Spousal support is itself exempt from garnishment. See ORS 18.355(1)(i). However, if you comingle it with other funds in a bank account, that account might still be garnished. You may therefore want to set up a separate bank account for depositing support payments, and no other non-exempt property.
There are other things you can do to manage your debt as well. Without knowing what the debts are, it's hard to say what to do, but you should talk to an attorney who specializes in bankruptcy or consumer protection if you've been threatened with legal action.
Please read the following notice: <br> <br> Jay Bodzin is licensed to practice law in the State of Oregon and the Federal District of Oregon, and cannot give advice about the laws of other jurisdictions. All comments on this site are intended for informational purposes only, and do not constitute legal advice or create an attorney-client relationship. No posts or comments on this site are in any way confidential. Each case is unique. You are advised to have counsel at all stages of any legal proceeding, and to speak with your own lawyer in private to get advice about your specific situation. <br> <br> Jay Bodzin, Northwest Law Office, 2075 SW First Avenue, Suite 2J, Portland, OR 97201 | Telephone: 503-227-0965 | Facsimile: 503-345-0926 | Email: email@example.com | Online: www.northwestlawoffice.com
I am posting a link to a description of the property rights that are exempt in all 50 states for you to see for yourself what is exempt and therefore protected. However, when money from different sources is deposited into one account, it can be a problem for a judge to see what part is alimony and what part is from another source. That is what we call co-mingling. Open a separate account and just deposit alimony into the account.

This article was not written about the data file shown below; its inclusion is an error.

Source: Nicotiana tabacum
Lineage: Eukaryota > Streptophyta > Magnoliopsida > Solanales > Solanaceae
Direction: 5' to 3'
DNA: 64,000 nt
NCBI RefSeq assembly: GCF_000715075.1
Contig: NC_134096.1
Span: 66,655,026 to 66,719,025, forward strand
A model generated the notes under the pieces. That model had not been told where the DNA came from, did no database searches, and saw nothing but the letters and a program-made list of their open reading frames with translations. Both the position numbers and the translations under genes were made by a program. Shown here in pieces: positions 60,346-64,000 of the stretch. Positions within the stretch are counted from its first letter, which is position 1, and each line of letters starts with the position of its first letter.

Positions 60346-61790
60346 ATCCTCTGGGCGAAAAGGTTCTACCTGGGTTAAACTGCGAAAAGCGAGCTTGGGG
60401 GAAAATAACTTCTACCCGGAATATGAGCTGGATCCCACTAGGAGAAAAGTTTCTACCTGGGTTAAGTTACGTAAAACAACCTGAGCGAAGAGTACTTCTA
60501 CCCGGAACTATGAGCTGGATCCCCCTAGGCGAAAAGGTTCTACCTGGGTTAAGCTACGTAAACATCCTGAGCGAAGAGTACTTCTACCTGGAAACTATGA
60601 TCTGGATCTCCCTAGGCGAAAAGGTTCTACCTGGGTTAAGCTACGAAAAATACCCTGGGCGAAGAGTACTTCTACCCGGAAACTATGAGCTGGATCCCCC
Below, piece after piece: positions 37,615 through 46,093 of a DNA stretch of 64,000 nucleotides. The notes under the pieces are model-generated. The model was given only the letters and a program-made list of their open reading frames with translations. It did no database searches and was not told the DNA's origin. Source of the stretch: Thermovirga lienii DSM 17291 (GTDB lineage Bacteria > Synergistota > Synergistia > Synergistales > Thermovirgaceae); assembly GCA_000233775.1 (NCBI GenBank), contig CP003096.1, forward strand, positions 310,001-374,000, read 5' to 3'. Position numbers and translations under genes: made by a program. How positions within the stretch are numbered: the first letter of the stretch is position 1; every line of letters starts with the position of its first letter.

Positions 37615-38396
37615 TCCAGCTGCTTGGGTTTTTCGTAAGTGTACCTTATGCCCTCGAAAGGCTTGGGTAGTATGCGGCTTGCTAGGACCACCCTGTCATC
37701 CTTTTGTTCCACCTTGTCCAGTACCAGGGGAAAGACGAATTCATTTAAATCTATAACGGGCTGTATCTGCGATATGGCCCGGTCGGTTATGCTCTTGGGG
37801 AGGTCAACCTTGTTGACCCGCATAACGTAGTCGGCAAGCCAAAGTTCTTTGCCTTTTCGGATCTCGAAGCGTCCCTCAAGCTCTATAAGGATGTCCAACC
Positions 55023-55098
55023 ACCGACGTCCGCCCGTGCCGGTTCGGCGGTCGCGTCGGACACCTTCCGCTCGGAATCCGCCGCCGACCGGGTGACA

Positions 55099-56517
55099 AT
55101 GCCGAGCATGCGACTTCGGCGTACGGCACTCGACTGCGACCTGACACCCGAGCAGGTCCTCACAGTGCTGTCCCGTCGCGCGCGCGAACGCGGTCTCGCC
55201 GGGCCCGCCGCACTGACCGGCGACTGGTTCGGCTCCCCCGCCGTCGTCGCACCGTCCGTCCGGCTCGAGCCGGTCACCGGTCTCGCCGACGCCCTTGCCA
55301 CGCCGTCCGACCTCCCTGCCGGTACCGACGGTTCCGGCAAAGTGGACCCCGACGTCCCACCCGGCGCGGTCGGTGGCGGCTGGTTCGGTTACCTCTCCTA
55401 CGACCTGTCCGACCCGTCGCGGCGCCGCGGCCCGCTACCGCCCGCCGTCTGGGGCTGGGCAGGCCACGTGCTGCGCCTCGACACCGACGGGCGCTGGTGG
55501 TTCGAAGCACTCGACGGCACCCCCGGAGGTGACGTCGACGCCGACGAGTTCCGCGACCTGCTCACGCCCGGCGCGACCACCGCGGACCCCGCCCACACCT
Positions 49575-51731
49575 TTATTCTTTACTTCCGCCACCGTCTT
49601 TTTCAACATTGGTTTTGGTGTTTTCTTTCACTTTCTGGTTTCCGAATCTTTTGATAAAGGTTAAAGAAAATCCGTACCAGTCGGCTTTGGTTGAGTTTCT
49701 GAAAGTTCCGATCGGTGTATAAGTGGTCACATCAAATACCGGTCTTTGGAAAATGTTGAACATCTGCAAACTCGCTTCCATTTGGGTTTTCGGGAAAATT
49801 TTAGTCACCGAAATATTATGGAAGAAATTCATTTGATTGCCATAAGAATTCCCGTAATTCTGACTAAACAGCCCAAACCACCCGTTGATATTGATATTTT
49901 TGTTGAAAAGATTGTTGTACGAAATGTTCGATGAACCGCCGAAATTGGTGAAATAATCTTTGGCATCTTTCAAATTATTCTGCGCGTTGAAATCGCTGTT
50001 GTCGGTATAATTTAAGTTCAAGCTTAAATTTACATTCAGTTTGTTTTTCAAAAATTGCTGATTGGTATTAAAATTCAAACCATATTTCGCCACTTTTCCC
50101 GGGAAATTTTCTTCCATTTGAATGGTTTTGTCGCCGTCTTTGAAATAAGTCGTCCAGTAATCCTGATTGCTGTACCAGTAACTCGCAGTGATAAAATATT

Of course, to take your money, creditors must first obtain a court judgment, unless you owe money to your own bank. If you owe your bank, your money isn't safe, so open up accounts elsewhere! Hope this perspective helps!
You MAY want to consider bankruptcy. Check out my website: www.ExperiencedOregonAttorney. com. It provides a lot of information. Then give me a call.
Be sure to designate "best answer." If you live in Oregon, you may call me for more detailed advice, 503-650-9662. Please be aware that each answer on this website is based upon the facts, or lack thereof, provided in the question. To be sure you get complete and comprehensive answers, based upon the totality of your situation, contact a local attorney who specializes in the area of law that involves your legal problem. Diane L. Gruber has been practicing law in Oregon for 26 years, specializing in family law, bankruptcy, estate planning and probate. Note: Diane L. Gruber does not represent you until a written fee agreement has been signed by you and Diane L. Gruber, and the fee listed in the agreement has been paid.
A weekly guide with tips and legal advice for each stage of the process.